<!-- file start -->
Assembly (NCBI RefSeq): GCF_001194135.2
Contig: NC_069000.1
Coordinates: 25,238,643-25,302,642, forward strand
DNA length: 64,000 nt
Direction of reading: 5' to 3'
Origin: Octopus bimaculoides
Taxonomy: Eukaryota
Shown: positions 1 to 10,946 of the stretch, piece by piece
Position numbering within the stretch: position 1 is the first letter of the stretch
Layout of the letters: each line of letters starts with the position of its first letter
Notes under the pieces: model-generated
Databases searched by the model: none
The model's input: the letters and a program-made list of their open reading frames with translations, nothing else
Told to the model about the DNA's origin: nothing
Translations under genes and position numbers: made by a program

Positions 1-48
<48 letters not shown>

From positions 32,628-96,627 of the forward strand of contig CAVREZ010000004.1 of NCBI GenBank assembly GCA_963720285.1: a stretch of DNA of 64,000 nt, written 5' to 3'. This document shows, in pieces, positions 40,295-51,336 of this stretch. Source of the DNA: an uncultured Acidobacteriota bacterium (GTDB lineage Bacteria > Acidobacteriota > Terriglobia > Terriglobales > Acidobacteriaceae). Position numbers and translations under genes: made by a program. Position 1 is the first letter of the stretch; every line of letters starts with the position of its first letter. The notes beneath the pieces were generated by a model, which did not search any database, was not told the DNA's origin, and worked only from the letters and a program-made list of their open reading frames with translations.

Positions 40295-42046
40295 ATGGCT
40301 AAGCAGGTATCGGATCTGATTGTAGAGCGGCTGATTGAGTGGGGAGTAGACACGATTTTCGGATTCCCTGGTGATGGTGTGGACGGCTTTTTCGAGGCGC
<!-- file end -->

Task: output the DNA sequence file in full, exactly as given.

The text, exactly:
Assembly (NCBI RefSeq): GCF_001194135.2
Contig: NC_069000.1
Coordinates: 25,238,643-25,302,642, forward strand
DNA length: 64,000 nt
Direction of reading: 5' to 3'
Origin: Octopus bimaculoides
Taxonomy: Eukaryota
Shown: positions 1 to 10,946 of the stretch, piece by piece
Position numbering within the stretch: position 1 is the first letter of the stretch
Layout of the letters: each line of letters starts with the position of its first letter
Notes under the pieces: model-generated
Databases searched by the model: none
The model's input: the letters and a program-made list of their open reading frames with translations, nothing else
Told to the model about the DNA's origin: nothing
Translations under genes and position numbers: made by a program

Positions 1-48
<48 letters not shown>

From positions 32,628-96,627 of the forward strand of contig CAVREZ010000004.1 of NCBI GenBank assembly GCA_963720285.1: a stretch of DNA of 64,000 nt, written 5' to 3'. This document shows, in pieces, positions 40,295-51,336 of this stretch. Source of the DNA: an uncultured Acidobacteriota bacterium (GTDB lineage Bacteria > Acidobacteriota > Terriglobia > Terriglobales > Acidobacteriaceae). Position numbers and translations under genes: made by a program. Position 1 is the first letter of the stretch; every line of letters starts with the position of its first letter. The notes beneath the pieces were generated by a model, which did not search any database, was not told the DNA's origin, and worked only from the letters and a program-made list of their open reading frames with translations.

Positions 40295-42046
40295 ATGGCT
40301 AAGCAGGTATCGGATCTGATTGTAGAGCGGCTGATTGAGTGGGGAGTAGACACGATTTTCGGATTCCCTGGTGATGGTGTGGACGGCTTTTTCGAGGCGC